The Equal Rights Amendment
The Equal Rights Amendment was the central goal of the women's rights movement in the 1970s. Congress passed the ERA and sent it to the states for ratification on March 22, 1972. The operative language of the ERA stated, "Equality of rights under the law shall not be denied or abridged by the United States or by any State on account of sex." The effect of the amendment would have been limited to the actions of any government or government official, acting in his official capacity. In addition to its symbolic effect, the ERA would have shifted the BURDEN OF PROOF in litigation alleging discrimination from the person making the complaint to the public officials who were denying that the discrimination had occurred. Such an effect would have been significant, because the party with the responsibility for carrying the burden of proof must do so successfully or else lose the litigation.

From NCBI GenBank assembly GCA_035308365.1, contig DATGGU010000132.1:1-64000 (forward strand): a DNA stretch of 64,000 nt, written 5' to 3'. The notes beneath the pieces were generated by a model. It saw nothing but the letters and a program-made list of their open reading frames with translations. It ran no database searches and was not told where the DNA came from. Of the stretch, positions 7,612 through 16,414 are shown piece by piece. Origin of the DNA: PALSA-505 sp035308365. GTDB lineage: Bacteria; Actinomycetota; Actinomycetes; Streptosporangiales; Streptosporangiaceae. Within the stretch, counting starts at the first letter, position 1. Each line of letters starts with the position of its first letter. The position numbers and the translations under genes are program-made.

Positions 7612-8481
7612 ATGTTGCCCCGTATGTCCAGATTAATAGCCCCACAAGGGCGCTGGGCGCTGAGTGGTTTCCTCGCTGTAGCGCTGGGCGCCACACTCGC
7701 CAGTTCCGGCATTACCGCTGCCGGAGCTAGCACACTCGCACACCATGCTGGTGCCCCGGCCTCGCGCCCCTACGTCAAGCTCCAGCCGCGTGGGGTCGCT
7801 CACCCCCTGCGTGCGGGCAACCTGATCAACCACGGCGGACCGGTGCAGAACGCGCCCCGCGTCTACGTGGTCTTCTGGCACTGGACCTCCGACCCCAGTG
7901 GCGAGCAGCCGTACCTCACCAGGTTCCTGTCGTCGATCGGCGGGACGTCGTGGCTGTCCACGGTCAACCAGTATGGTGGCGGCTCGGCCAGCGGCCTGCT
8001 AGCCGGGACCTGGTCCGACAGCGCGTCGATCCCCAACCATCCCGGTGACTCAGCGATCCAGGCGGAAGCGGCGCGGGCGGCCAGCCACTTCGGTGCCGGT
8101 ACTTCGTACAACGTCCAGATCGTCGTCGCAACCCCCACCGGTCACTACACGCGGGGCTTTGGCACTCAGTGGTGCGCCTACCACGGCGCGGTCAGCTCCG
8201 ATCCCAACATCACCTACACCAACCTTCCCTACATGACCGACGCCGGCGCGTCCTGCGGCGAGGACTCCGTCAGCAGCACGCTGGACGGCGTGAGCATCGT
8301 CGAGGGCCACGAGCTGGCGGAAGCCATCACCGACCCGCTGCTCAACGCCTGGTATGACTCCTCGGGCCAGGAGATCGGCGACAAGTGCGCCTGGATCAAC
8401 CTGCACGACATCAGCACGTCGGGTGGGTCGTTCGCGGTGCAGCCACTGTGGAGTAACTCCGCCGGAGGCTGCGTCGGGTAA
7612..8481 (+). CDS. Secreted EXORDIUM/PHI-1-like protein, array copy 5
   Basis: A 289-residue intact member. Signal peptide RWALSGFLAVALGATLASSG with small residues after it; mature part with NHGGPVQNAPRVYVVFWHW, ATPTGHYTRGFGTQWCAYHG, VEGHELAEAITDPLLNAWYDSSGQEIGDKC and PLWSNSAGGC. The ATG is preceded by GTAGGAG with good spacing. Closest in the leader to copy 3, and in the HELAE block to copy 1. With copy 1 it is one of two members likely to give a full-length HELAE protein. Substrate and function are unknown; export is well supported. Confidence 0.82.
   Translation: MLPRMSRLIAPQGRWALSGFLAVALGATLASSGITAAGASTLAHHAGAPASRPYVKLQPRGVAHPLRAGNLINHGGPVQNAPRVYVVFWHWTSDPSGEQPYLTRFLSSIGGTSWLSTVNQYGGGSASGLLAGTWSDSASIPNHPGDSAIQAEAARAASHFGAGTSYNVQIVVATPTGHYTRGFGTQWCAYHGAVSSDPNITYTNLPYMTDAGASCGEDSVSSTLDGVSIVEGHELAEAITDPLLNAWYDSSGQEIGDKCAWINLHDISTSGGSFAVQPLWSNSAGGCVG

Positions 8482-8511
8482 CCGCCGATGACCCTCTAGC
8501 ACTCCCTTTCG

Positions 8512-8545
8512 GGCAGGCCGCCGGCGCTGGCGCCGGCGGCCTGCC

Congress initially required the ERA to be ratified by three-fourths of the states (38 states) seven years from the time Congress sent the amendment to the states. By 1978, 35 of the 38 states had ratified the amendment. Proponents of the ERA secured an extension of the ratification deadline to June 30, 1982. A determined effort by conservative groups opposed to the ERA prevented any additional states from ratifying the amendment by the 1982 deadline. However, some states have amended their constitutions to include an equal rights amendment.
- Women's Rights - Intermediate Judicial Scrutiny
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